Funny thing about Mondays in Partyville -- when the rest of the world is working up the strength to recover from a weekend of wild woolliness, things here are just starting to heat up all over again. Career partiers just keep on going and going and going and ...
True practitioners of 24-hour fast-lane ass-shaking know that all good reckless fun involves a healthy gorge of the quintessential ingredients of excess: music, alcohol, and the relentless pursuit of sex. Understanding this means never stopping or slowing while on the hunt; addicted to the night musk and the rush that it brings when scaling the social decline, we let all hopes of spiritual enlightenment wane for the entire seven days in a week.
South Beach with its high concentration of social depravity can offer an assortment of ways to defy the Ten Commandments within its confined boundaries. "All you guys do here is party!" is what a visitor to the sunny shores says. Damn right! What else is there to do -- that is, to the exclusion of all things meaningful and worthwhile? C'mon already and join in on the fun.
And so it goes ... another week, another prolonged and unavoidable journey into the streets of dejected dreams. The entourage saunters by some obviously disappointed soul out walking a none-too-vicious dog wearing a muzzle. A group laugh aimed at the ridiculousness of putting a muzzle on Snoopy is seemingly antagonizing enough to warrant the threat of unleashing the savage beast onto us, to perhaps lick us to death.
"Oh yeah? You won't think his muzzle is so funny when I take it off and let him bite you!"
Maybe someone should have this Met-RX-munching, Speedo-wearing gym rat muzzled and collared. Something about being lonely and short can bring out the classiest characteristics in the dateless in Miami. Buy that man a rum and Coke and shut him up.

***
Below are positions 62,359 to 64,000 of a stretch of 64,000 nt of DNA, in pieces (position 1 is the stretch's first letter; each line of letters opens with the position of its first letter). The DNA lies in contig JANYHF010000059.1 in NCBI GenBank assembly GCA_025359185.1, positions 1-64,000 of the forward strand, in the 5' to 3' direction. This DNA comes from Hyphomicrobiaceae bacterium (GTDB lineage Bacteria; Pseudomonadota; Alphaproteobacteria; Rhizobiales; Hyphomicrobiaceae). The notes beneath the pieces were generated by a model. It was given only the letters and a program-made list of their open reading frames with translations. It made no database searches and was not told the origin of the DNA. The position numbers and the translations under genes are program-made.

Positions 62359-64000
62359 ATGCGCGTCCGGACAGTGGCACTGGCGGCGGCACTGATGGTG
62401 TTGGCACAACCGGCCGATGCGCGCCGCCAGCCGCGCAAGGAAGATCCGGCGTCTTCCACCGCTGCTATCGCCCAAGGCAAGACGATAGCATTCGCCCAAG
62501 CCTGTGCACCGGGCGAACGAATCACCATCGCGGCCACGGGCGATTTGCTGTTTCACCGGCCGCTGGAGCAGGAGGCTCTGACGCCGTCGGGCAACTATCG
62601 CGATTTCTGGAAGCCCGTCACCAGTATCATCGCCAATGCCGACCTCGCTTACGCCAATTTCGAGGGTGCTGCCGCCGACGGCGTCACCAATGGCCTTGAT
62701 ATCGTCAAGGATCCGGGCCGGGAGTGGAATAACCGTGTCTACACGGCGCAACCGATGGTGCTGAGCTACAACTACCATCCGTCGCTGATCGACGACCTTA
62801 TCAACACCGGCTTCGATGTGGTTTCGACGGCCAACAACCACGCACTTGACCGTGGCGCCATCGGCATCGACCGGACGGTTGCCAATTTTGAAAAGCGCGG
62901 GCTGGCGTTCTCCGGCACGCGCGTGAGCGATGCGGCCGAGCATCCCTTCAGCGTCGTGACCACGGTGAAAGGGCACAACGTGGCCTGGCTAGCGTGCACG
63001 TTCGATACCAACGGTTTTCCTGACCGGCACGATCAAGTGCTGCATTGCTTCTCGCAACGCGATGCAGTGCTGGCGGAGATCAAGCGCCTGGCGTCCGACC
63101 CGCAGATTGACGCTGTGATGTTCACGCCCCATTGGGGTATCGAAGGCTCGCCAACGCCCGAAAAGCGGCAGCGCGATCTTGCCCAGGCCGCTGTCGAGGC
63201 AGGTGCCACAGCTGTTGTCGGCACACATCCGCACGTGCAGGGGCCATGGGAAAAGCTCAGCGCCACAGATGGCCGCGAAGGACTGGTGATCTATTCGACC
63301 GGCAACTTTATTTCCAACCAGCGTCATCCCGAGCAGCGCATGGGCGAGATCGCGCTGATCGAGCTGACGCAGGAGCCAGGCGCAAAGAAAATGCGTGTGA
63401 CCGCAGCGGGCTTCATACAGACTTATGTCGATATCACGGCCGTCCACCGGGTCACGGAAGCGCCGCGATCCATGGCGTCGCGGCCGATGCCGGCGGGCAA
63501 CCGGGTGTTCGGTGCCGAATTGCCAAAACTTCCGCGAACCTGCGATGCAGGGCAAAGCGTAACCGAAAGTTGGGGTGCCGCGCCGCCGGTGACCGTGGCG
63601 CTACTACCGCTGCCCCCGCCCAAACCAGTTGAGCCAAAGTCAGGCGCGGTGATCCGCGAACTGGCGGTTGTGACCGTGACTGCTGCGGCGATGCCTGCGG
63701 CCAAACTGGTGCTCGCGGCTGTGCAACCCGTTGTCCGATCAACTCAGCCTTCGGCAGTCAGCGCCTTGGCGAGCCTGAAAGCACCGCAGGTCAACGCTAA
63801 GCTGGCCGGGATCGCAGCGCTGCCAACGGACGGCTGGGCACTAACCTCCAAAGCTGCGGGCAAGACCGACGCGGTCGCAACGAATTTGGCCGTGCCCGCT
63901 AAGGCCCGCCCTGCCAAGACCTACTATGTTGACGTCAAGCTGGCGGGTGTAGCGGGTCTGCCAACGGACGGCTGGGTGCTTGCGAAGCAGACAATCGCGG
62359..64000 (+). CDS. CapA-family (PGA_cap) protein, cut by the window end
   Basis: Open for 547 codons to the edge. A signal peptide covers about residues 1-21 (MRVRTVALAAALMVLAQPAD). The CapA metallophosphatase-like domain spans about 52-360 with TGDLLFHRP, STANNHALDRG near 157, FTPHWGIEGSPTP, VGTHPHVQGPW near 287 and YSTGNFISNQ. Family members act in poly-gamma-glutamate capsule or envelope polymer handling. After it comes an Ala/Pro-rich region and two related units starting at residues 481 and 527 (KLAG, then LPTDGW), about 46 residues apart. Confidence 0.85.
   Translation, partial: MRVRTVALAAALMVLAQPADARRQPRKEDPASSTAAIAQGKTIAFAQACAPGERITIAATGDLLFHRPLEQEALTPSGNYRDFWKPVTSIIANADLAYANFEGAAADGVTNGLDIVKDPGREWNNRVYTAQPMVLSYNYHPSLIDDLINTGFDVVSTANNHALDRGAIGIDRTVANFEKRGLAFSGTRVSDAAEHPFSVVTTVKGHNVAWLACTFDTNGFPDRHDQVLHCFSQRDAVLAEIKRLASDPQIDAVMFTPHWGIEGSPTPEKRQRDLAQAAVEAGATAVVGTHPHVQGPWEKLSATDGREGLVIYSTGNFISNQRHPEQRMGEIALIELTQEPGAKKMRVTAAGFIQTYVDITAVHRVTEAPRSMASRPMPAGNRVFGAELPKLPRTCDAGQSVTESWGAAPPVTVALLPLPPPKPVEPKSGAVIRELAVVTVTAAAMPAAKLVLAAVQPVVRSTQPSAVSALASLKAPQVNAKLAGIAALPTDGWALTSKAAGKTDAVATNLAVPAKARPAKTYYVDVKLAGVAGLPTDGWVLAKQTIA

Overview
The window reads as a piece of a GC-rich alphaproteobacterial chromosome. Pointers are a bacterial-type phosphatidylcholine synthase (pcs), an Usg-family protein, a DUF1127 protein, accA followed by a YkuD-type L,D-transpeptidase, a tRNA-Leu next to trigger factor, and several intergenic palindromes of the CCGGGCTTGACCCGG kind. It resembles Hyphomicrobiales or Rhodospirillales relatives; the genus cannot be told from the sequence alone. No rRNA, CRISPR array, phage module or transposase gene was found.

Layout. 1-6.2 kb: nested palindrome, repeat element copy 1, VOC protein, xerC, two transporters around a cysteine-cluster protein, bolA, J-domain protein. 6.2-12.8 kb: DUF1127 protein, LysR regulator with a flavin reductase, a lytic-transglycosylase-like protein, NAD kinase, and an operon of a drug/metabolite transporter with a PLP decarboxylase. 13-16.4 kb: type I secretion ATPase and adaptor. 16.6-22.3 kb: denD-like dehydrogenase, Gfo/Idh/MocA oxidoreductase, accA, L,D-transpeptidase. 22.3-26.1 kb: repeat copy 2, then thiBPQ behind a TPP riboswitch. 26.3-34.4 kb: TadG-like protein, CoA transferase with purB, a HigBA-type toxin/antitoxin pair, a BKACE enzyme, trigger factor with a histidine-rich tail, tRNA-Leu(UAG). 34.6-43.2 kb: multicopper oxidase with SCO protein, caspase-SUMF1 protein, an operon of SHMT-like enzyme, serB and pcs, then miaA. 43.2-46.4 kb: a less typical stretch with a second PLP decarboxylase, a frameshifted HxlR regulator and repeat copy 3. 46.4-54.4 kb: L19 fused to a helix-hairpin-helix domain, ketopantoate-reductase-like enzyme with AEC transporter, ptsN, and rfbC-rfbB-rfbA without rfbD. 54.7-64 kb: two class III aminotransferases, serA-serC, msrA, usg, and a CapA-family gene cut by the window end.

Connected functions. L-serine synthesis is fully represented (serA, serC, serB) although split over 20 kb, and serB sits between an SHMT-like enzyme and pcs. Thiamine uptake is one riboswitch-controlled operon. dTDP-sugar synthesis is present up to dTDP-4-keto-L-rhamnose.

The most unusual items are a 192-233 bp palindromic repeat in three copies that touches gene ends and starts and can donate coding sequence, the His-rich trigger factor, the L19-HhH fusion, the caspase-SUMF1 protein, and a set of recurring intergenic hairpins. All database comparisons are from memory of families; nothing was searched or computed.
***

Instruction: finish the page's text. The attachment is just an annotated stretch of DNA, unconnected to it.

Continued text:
Clubbed and counterparts proceed to the cheap thrills of 25-cent beers at the Monday-night institution and local music talent showcase, Brandt's Break Mondays at Señor Frog's Mexican Grill. "The Frog," as it is affectionately referred to by local music citizenry, is the celebrated taco stand turned CBGB's replica where you can bathe in Budweisers and Coronas while moshing to the sounds of grunge band Deezal and any number of other local talents from all musical walks. So who needs karaoke night?
Greeting patrons at the door is Jerry, the tattooed Beach staple who bears no resemblance to a door Nazi. Jerry's warm smile is all indigenous hang. Aside from the smorgasbord of South American women dancing to the thunderous and energy-packed music, there would be no indication that this is Miami Beach.
It is a den filled with would-be rock stars and their supporters -- or maybe just people here to chug the free beer served up till midnight. A quick set by Alana Chirino, daughter of salsa music star Willy Chirino, leads off the evening with a blend of alt-pop-rock. Alana is backed by an "all-star cast" of local musicians (paradox, anyone?): Lou Duvin (guitarist/songwriter), Tony Alarcon (lead singer of rock band Lo Fi/promoter of Señor Frog's Monday-night event), "Billy" (drummer of ska band Dubskatta), and Juan Diaz (bassist for Latin rock band Nuclear Valdez). Her polished set detonates the explosion of the next act, rap band the Linx. Right about now the free booze starts to take a firm hold.
Nickel 5, the vocalist and percussionist for the Linx, enthuses about performing like he's playing Madison Square Garden. "It's a great atmosphere and there is a nostalgia in the room that creates a sense of intimacy between the band and the crowd," says Nickel 5. Then he adds lightheartedly, "And with the free beer till midnight everyone is here to party down." The free beer of course had nothing to do with Clubbed's motive for attending this evening. Nothing at all. We promise. (Belch!)